# Scattering from a crystal

$$\newcommand{\diff}{\mathrm{d}} \renewcommand{\deg}{^{\circ}} \newcommand{\e}{\mathrm{e}} \newcommand{\A}{\unicode{x212B}}$$
In a crystal, atoms or molecules form a periodic structure with the translational symmetry, which is frequently called long range order. Thus, scatterings from each atom are interfered and eventually create a diffraction pattern, which reflects the crystalline structure. Since each diffraction has a different contribution from each atom, the diffraction anomalous fine structure (DAFS) method is capable to distinguish the crystalline site-specific spectroscopic information by measuring an energy dependence of the diffraction intensity. This article will provide a brief review about the description of the conventional x-ray diffraction.

As seen in the discussion of the scattering from an atom, the scattering amplitude from plural atoms, i.e., a crystal, are similarly calculated from the summation of phases multiplied by atomic scattering factors of each atom. First, the position of an atom in the crystal is described by taking the translational symmetry into account as

\begin{align}
\label{Eq:position_vector}
\tag{1}
\vec{r}_{l}= \vec{R}_{n} + \vec{r}_{m},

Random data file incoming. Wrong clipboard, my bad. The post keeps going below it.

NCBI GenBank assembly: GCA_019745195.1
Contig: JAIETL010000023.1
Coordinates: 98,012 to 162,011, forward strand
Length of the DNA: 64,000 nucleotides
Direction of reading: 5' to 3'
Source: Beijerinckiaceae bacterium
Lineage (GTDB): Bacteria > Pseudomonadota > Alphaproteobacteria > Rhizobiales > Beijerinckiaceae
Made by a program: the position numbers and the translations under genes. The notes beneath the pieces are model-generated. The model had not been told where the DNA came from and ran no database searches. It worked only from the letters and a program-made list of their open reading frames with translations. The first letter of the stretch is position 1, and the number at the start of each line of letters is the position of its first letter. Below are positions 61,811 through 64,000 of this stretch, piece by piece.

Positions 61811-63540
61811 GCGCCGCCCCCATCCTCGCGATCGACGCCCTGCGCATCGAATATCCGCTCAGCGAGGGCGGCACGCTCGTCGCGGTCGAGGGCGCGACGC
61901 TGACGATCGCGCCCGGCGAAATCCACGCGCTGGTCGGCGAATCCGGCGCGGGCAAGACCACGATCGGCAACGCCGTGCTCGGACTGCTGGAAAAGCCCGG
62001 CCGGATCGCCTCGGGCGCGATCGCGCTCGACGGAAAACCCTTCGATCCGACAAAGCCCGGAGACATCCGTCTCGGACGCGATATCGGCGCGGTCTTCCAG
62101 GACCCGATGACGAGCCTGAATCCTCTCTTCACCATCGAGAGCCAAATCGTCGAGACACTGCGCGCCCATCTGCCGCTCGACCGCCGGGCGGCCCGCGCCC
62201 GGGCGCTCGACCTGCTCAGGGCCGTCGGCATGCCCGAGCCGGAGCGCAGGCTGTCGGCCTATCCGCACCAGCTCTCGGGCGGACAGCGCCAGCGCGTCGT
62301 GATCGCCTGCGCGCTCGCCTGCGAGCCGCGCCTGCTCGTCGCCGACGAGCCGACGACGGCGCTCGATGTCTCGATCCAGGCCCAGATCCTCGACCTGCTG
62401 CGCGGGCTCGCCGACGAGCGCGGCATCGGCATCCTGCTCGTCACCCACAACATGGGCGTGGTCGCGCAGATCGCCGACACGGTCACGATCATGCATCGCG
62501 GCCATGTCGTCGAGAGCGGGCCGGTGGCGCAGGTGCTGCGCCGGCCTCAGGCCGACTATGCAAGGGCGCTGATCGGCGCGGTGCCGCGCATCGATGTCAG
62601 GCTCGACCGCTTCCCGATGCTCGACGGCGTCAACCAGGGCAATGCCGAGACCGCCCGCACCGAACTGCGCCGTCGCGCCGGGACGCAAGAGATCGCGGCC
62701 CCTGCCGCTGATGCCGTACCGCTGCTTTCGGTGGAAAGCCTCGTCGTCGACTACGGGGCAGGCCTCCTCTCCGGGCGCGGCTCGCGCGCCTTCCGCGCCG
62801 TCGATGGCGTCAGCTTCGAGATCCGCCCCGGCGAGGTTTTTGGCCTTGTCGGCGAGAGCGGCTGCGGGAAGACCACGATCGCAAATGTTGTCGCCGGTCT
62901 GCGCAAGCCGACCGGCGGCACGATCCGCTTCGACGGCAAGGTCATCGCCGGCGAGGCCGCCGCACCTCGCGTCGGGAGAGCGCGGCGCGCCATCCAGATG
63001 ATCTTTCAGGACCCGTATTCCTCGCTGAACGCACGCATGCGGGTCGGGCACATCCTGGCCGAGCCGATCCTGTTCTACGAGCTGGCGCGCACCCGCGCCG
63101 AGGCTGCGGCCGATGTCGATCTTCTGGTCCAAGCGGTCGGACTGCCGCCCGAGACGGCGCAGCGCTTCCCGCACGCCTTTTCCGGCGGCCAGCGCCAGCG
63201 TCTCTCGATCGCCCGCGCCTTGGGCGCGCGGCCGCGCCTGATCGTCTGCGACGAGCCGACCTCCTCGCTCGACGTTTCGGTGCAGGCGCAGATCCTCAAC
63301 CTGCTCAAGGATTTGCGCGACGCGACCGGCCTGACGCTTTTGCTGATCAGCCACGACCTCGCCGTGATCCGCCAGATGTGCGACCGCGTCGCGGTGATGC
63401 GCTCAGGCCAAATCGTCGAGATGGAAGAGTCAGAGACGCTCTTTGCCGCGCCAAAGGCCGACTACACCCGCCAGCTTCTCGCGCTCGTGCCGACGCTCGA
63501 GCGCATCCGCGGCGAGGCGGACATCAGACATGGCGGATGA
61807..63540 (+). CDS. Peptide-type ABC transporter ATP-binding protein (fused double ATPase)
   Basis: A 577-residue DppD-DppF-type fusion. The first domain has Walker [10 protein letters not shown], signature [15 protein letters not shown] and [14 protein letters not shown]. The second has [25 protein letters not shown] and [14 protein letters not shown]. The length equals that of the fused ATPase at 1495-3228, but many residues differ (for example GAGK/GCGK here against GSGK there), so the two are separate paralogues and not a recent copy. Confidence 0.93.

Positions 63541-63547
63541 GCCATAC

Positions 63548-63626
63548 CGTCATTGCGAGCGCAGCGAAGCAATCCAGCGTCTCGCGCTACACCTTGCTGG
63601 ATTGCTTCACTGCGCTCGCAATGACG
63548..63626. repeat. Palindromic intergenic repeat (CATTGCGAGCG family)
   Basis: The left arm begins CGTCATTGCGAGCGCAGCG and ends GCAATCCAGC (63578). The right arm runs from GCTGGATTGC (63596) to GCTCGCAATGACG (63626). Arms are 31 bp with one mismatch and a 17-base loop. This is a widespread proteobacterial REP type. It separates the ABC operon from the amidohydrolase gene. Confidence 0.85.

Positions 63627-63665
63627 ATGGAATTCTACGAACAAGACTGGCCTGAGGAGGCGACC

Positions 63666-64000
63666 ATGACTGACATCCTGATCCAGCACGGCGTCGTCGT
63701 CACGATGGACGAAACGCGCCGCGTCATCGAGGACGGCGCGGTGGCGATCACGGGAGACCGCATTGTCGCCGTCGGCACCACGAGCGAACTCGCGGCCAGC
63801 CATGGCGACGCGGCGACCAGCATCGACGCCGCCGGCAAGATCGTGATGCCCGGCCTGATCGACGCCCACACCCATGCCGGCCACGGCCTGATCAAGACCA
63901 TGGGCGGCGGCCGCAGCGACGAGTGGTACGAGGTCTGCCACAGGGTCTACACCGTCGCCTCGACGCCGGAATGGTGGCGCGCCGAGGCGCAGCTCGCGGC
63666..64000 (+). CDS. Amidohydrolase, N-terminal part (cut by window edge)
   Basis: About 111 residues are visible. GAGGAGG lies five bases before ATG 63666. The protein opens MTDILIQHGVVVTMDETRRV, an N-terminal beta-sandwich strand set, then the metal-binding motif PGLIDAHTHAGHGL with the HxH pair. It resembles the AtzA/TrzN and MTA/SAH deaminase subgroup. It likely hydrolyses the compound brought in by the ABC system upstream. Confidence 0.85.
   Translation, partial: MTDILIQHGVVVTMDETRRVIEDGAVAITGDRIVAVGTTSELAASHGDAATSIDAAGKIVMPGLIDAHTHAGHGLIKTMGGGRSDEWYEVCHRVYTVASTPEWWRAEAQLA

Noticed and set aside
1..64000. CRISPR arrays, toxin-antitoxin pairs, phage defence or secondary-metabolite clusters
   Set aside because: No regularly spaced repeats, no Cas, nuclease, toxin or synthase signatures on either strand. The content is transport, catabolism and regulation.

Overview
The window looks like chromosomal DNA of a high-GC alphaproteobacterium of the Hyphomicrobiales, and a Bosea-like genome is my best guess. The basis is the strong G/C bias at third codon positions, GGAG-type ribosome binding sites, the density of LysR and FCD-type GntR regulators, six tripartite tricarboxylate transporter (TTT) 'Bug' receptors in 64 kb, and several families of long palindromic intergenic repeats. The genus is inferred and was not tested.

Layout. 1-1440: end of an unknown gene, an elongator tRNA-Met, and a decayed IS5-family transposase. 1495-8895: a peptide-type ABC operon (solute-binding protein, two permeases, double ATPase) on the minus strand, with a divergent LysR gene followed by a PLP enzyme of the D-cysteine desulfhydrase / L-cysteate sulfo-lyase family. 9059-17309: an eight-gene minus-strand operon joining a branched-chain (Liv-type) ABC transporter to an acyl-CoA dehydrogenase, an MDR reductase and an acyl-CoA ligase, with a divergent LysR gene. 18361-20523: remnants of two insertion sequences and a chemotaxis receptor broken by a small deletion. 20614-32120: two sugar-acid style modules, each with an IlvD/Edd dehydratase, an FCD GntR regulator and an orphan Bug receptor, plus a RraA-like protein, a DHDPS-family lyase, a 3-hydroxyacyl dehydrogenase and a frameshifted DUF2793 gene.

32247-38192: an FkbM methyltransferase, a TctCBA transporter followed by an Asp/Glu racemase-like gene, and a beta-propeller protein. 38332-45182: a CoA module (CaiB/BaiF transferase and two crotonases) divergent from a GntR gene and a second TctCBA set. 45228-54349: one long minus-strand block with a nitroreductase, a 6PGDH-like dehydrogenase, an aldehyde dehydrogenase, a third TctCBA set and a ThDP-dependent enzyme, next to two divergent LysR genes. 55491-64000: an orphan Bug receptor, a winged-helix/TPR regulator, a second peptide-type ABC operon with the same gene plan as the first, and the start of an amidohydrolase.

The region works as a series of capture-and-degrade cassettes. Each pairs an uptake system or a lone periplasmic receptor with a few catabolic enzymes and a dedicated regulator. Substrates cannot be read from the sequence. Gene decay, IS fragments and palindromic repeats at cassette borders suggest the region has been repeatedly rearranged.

\end{align}

with

\begin{align}
\label{Eq:atomic_position_vector_definition}
\tag{2}
\vec{R}_{n} &\equiv n_{1}\vec{a}_{1}+n_{2}\vec{a}_{2}+n_{3}\vec{a}_{3} \\
\vec{r}_{m} &\equiv x_{m}\vec{a}_{1}+y_{m}\vec{a}_{2}+z_{m}\vec{a}_{3},
\end{align}

where $$\vec{R}_{n}$$ is a vector specifying the number $$n$$-th unit cell, $$\vec{r}_{m}$$ is a vector indicating $$m$$-th atomic position in a unit cell, $$\vec{a}_{1}$$, $$\vec{a}_{2}$$ and $$\vec{a}_{3}$$ are lattice vectors along with $$a$$, $$b$$ and $$c$$ axes, and $$x_{m}$$, $$y_{m}$$ and $$z_{m}$$ are the fractional coordinate of $$m$$-th atom. Thus, the scattering amplitude from the crystal can be described as

\begin{align}
\label{Eq:scat_amp_all_atom}
\tag{3}
F^{\mathrm{crystal}}(\vec{Q}) = \sum^{\mathrm{All\ atoms}}_{l}f_{l}(\vec{Q})\e^{i\vec{Q}\cdot \vec{r}_{l}},
\end{align}

where $$f_{l}(\vec{Q})$$ is the atomic form factor1 of the atom placed at position $$\vec{r}_{l}$$. The scattering amplitude is readily decomposed into two contributions from the lattice and that from the inside of the unit cell with Eq. \eqref{Eq:position_vector} as